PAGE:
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I was really not awake for this panel and so took almost no notes; this is extremely sketchy as a result, but better than nothing.

Phenderson Clark, Greer Gilman, Victoria Janssen (leader), Kate Nepveu, Naomi Novik
Guest of Honor Naomi Novik's Temeraire books take a slow and clever approach to a common issue with alt-historical fantasy: if magic has always existed, why have historical events gone essentially the same way that they did in our magicless world? Her focus on the familiar territory of Western Europe during the Napoleonic Wars gradually broadens to include other regions that look very different. This panel will examine this and other techniques for integrating magic into history, including using the appearance or reappearance of magic as a timeline divergence point, limiting magic or paranormal entities to a particular region of the world, portraying paranormal communities or magic-users as hidden and secretive, and entirely reinventing history from the Neanderthals on up.

My main thing going into the panel was that the technique depends on what kind of story the writer wants to tell. Temeraire and JS&MN start close to history because they want to reveal, over the course of the story, the divergences. Sorceror to the Crown starts with more divergence up front so it can elaborate on from there, and also because it's telling a smaller-scale story and so doesn't have as much room. The Dragon Waiting wants to be a puzzle-box of a story (among other things), letting the reader work out the divergence point (I am told that it is actually in the afterword, but I haven't reread in ages) as part of assembling a mosaic from its various components. Tim Powers has of course made an entire career out of doing secret histories, and that's the point of those books, enjoying the magic that could have explained actual history. Kate Elliott's Cold (Noun) series is a lot closer to a ground-up rewrite, which gives it the resonances of the identifiable influences more explicitly that being a secondary-world fantasy. All those choices are just the price of admission to those particular stories, and it's up to any given reader whether they want to pay it.

Enough about me. As I recall, Naomi said that Temeraire started from the hatching scene on the boat and from there she back-filled the reasons for the relative closeness of British history. She said, yes, it doesn't actually make that much sense, but I wanted to tell that story, not the story where dragons ate all the humans thousands of years ago. She personally likes doing what she called technical worldbuilding--in contrast to J.K. Rowling's emotional worldbuilding, where wizarding society is constructed around emotional resonances and make no logistical sense (which is where fanfic comes in).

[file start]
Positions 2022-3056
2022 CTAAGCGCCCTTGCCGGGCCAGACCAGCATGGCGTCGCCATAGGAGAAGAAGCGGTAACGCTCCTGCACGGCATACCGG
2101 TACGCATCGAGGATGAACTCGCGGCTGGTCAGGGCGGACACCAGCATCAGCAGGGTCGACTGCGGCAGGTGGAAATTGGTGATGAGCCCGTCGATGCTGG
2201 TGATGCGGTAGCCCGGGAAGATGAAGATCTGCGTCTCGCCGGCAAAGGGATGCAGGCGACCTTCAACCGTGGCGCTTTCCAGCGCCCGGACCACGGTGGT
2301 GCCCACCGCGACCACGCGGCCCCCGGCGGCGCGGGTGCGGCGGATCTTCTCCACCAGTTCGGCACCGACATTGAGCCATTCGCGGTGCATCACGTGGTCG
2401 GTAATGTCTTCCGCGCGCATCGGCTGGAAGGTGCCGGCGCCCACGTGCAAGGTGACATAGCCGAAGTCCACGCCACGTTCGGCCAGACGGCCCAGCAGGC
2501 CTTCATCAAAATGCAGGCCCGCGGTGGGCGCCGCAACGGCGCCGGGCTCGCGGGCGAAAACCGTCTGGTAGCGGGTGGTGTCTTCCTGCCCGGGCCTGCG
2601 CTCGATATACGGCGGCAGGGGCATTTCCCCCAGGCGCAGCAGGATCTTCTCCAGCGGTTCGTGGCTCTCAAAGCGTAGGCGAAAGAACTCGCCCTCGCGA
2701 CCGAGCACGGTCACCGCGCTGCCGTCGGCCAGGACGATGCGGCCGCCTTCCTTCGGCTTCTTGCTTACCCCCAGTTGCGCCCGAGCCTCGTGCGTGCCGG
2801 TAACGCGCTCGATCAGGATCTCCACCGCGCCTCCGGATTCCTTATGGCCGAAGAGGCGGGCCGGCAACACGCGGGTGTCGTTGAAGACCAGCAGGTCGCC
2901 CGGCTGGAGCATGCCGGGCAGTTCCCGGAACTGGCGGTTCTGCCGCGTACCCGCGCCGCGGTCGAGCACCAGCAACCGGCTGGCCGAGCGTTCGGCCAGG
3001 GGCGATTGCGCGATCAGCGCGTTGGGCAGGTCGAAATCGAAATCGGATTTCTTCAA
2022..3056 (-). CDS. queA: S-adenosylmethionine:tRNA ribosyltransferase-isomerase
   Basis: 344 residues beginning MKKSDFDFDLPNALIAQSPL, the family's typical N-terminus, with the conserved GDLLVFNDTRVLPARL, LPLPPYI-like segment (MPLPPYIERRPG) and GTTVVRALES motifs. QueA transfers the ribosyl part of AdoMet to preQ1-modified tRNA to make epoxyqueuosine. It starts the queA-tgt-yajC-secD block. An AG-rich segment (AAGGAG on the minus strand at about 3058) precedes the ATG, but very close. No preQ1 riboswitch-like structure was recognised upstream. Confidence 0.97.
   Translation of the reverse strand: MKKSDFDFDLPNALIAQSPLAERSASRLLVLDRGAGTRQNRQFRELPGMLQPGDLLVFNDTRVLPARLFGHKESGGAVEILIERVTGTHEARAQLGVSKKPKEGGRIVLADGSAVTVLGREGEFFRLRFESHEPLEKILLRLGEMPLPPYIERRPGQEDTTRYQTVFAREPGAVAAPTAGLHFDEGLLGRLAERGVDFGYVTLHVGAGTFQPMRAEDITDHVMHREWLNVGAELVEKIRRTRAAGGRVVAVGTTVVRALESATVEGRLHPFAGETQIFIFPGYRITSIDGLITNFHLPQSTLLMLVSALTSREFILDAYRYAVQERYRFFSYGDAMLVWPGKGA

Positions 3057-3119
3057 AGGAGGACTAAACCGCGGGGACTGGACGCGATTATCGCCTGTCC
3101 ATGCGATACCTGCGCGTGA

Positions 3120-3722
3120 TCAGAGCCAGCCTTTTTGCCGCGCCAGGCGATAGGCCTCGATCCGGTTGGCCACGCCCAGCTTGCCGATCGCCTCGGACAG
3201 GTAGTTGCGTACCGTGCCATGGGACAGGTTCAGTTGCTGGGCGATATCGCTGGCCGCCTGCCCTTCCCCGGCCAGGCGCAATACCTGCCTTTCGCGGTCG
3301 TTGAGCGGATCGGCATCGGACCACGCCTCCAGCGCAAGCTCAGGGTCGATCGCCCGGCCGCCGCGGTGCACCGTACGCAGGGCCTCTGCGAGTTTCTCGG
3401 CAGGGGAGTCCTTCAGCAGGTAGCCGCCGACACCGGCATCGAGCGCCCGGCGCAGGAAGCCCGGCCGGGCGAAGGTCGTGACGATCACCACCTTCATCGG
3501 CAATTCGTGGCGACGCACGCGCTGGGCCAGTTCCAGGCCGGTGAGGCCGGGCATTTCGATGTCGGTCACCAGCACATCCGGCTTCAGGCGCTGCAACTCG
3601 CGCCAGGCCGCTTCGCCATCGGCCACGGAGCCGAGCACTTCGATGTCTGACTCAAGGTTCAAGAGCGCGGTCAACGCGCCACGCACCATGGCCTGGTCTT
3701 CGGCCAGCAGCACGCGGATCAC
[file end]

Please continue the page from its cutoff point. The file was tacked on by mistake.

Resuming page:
Phenderson said "A Dead Djinn in Cairo" (which sounds very interesting!) also started with an image, possibly of a djinn coming through a window? A medieval Muslim manuscript was eventually the key to figuring out the way into the story.

Later, an audience member said that the panel title was pretty accurate, since for giant chunks of human history, most humans did believe, and many still do, in things that get called "magic" in the fantasy genre, which I thought was a super-good point. We tied this back to the medieval Muslim manuscript that Phenderson found inspiration in, and the prior panel on magic and science.

Both Phenderson and Naomi emphasized thinking about the effects of magic on power structures and having a deep understanding of the history in order to extrapolate out the effects. (I did my ObRec of the game 80 Days.) I mentioned that the technique in the description of "limiting magic or paranormal entities to a particular region of the world" is fraught with pitfalls so proceed with caution.

Another audience member mentioned two novels that weren't published as genre but were very relevant to magical alt-history illuminating power structures: The Underground Railroad and The Golem and the Jinni.

Annnd that's all I can remember. Feel free to comment, either if you were there or if you want to continue the conversation!

October 2017

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